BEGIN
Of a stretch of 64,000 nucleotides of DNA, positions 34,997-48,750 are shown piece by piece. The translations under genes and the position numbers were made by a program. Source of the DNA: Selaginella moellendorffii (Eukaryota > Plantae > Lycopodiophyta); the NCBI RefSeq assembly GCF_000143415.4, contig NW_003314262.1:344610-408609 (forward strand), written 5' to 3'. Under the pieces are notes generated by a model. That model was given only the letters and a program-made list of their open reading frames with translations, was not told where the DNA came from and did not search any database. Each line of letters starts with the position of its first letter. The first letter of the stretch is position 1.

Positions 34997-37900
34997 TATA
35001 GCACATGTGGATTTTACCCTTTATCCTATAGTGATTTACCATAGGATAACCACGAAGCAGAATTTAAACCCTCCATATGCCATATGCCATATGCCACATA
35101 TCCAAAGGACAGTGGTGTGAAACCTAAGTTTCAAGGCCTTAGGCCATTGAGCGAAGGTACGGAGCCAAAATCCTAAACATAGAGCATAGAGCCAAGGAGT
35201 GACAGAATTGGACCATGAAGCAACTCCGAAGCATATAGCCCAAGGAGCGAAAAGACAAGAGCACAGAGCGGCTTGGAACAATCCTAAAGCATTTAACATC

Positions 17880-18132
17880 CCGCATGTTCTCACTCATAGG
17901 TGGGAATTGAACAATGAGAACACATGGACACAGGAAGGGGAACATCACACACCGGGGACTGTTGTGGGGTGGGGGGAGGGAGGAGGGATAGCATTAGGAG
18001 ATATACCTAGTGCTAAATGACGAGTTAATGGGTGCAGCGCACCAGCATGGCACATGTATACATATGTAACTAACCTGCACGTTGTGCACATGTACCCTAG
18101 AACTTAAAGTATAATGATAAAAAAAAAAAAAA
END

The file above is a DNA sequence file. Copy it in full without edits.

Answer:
Of a stretch of 64,000 nucleotides of DNA, positions 34,997-48,750 are shown piece by piece. The translations under genes and the position numbers were made by a program. Source of the DNA: Selaginella moellendorffii (Eukaryota > Plantae > Lycopodiophyta); the NCBI RefSeq assembly GCF_000143415.4, contig NW_003314262.1:344610-408609 (forward strand), written 5' to 3'. Under the pieces are notes generated by a model. That model was given only the letters and a program-made list of their open reading frames with translations, was not told where the DNA came from and did not search any database. Each line of letters starts with the position of its first letter. The first letter of the stretch is position 1.

Positions 34997-37900
34997 TATA
35001 GCACATGTGGATTTTACCCTTTATCCTATAGTGATTTACCATAGGATAACCACGAAGCAGAATTTAAACCCTCCATATGCCATATGCCATATGCCACATA
35101 TCCAAAGGACAGTGGTGTGAAACCTAAGTTTCAAGGCCTTAGGCCATTGAGCGAAGGTACGGAGCCAAAATCCTAAACATAGAGCATAGAGCCAAGGAGT
35201 GACAGAATTGGACCATGAAGCAACTCCGAAGCATATAGCCCAAGGAGCGAAAAGACAAGAGCACAGAGCGGCTTGGAACAATCCTAAAGCATTTAACATC

Positions 17880-18132
17880 CCGCATGTTCTCACTCATAGG
17901 TGGGAATTGAACAATGAGAACACATGGACACAGGAAGGGGAACATCACACACCGGGGACTGTTGTGGGGTGGGGGGAGGGAGGAGGGATAGCATTAGGAG
18001 ATATACCTAGTGCTAAATGACGAGTTAATGGGTGCAGCGCACCAGCATGGCACATGTATACATATGTAACTAACCTGCACGTTGTGCACATGTACCCTAG
18101 AACTTAAAGTATAATGATAAAAAAAAAAAAAA